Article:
The CR blame game will be nastier

Reuters

U.S. President Barack Obama discusses the economy and the latest employment figures alongside his new head of the Economic Council, Gene Sperling (L), at Thompson Creek Window Company in Landover, Maryland, January 7, 2011.

Article Highlights

  • The "regret-gate" storm with Gene Sperling over sequester paternity misses a major problem in the sequester spin battle.

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  • The sequester may turn into a Waterloo for the heretofore Teflon Obama.

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  • Get ready for a government shutdown and an even meaner blame game. #sequester

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The "regret-gate" storm over whether Bob Woodward misrepresented his exchange with White House head economist Gene Sperling over sequester paternity misses a major problem that the sequester spin battle has created for the Obama White House crew.

Woodward's book and his Washington Post article last weekend, along with a string of stories over the last week in Politico and elsewhere, constitute the start of media pushback on the White House's heavy-handed use of intimidation - the threat of no access - to get reporters to spin stories their way or not write them at all. The president has been inaccessible, but his staff has got the message that stories/reporters he doesn't like are to be dealt with harshly.

The sequester stories are a case in point. As the president and White House staff began to realize that the sequester would happen and that the president's histrionics about how awful it was going to be would look downright silly once March 1 passed and the world didn't end, stories from an influential writer-insider like Woodward that accurately described the sequester as an Obama creation must have enraged the president. Cabinet secretaries like Arne Duncan were co-opted into saying silly things like the sequester was creating "pink slips" for West Virginia teachers. The Washington Post checked and reported that the story was flatly untrue.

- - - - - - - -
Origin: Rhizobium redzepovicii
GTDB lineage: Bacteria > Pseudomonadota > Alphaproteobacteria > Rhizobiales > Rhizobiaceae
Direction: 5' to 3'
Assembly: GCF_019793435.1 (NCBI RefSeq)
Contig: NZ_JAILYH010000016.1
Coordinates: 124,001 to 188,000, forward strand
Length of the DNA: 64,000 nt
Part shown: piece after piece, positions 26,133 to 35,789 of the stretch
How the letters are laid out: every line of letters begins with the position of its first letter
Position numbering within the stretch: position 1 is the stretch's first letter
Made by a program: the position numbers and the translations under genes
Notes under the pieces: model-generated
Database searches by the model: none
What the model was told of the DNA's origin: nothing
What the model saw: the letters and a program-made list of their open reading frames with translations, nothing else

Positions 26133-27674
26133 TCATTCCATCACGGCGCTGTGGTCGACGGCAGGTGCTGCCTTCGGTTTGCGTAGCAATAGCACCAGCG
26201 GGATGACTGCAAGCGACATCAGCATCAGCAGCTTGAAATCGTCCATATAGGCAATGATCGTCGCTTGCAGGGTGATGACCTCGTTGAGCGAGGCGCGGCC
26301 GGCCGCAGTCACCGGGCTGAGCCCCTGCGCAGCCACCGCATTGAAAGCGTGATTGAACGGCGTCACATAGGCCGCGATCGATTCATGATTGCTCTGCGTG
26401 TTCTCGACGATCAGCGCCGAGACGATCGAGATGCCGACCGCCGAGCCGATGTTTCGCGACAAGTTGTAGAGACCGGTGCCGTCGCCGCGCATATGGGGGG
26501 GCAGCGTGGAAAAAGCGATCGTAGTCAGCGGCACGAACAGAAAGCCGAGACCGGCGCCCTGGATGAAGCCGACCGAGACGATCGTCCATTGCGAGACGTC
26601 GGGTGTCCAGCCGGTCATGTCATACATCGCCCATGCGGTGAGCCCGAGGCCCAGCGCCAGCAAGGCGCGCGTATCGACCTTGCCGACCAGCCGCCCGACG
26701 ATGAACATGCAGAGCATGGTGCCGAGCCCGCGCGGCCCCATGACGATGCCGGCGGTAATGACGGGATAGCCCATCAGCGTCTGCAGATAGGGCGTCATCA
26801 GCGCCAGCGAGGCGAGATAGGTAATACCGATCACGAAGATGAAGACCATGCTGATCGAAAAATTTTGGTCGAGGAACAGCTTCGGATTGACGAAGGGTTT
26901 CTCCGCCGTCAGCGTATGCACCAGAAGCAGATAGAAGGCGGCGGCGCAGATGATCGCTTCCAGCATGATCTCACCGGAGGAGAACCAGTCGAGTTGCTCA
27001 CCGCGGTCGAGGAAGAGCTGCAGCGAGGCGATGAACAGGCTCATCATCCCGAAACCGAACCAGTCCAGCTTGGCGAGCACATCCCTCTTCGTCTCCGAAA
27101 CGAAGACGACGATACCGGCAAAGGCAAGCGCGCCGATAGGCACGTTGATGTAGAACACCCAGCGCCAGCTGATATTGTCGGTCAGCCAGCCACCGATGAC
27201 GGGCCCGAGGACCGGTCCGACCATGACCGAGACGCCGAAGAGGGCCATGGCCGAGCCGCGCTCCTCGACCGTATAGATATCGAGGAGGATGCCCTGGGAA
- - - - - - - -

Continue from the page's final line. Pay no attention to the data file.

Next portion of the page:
The sequester may turn into a Waterloo for the heretofore Teflon Obama. It has become pretty clear that this emperor has no clothes. The stories to reinforce that image are beginning to ooze out. And we haven't even got started yet on the even nastier and more important battle surrounding the looming March 27 continuing-resolution deadline. Get ready for a government shutdown and an even meaner blame game.

 

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About the Author

 

John H.
Makin
  • John H. Makin is a resident scholar at the American Enterprise Institute (AEI) where he studies the US economy, monetary policy, financial markets, corporate taxation and banking. He also studies and writes frequently about Japanese, Chinese and European economic issues.

    Makin has served as a consultant to the US Treasury Department, the Congressional Budget Office, and the International Monetary Fund. He spent twenty years on Wall Street as the chief economist, and later as a principal of Caxton Associates a trading and investment firm. Earlier, Makin taught economics at various universities including the University of Virginia. He has also been a scholar at the Bank of Japan, the Federal Reserve Bank of San Francisco, the Federal Bank of Chicago, and the National Bureau of Economic Research. A prolific writer, Makin is the author of numerous books and articles on financial, monetary, and fiscal policy. Makin also writes AEI's monthly Economic Outlook which pairs insightful research with current economic topics.

    Makin received his doctorate and master’s degree in economics from University of Chicago, and bachelor’s degree in economics from Trinity College.


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